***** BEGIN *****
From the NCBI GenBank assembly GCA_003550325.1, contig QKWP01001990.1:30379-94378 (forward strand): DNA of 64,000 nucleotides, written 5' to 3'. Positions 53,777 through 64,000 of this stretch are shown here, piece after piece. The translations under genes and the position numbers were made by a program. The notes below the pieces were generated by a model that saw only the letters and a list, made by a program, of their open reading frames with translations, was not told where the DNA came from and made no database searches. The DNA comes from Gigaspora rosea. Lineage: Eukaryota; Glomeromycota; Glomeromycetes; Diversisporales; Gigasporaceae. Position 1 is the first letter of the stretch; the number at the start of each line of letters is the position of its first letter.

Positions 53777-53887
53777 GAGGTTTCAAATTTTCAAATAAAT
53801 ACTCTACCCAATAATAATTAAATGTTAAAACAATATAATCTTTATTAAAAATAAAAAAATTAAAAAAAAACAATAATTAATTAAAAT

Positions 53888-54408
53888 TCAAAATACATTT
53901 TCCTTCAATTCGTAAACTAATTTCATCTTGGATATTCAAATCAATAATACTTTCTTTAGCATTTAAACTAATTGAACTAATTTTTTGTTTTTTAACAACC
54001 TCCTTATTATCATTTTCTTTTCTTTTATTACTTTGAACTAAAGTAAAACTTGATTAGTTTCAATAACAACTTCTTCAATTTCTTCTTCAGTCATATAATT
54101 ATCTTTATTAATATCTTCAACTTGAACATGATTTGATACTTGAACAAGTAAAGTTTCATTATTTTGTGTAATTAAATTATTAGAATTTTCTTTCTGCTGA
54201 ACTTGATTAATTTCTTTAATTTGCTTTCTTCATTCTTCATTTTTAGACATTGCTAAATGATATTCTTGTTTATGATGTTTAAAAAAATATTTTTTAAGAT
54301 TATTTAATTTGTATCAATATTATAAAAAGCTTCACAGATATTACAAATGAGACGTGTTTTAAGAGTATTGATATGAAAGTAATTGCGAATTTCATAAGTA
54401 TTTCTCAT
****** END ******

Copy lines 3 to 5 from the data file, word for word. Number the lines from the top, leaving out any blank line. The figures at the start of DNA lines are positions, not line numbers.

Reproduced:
53777 GAGGTTTCAAATTTTCAAATAAAT
53801 ACTCTACCCAATAATAATTAAATGTTAAAACAATATAATCTTTATTAAAAATAAAAAAATTAAAAAAAAACAATAATTAATTAAAAT

Positions 53888-54408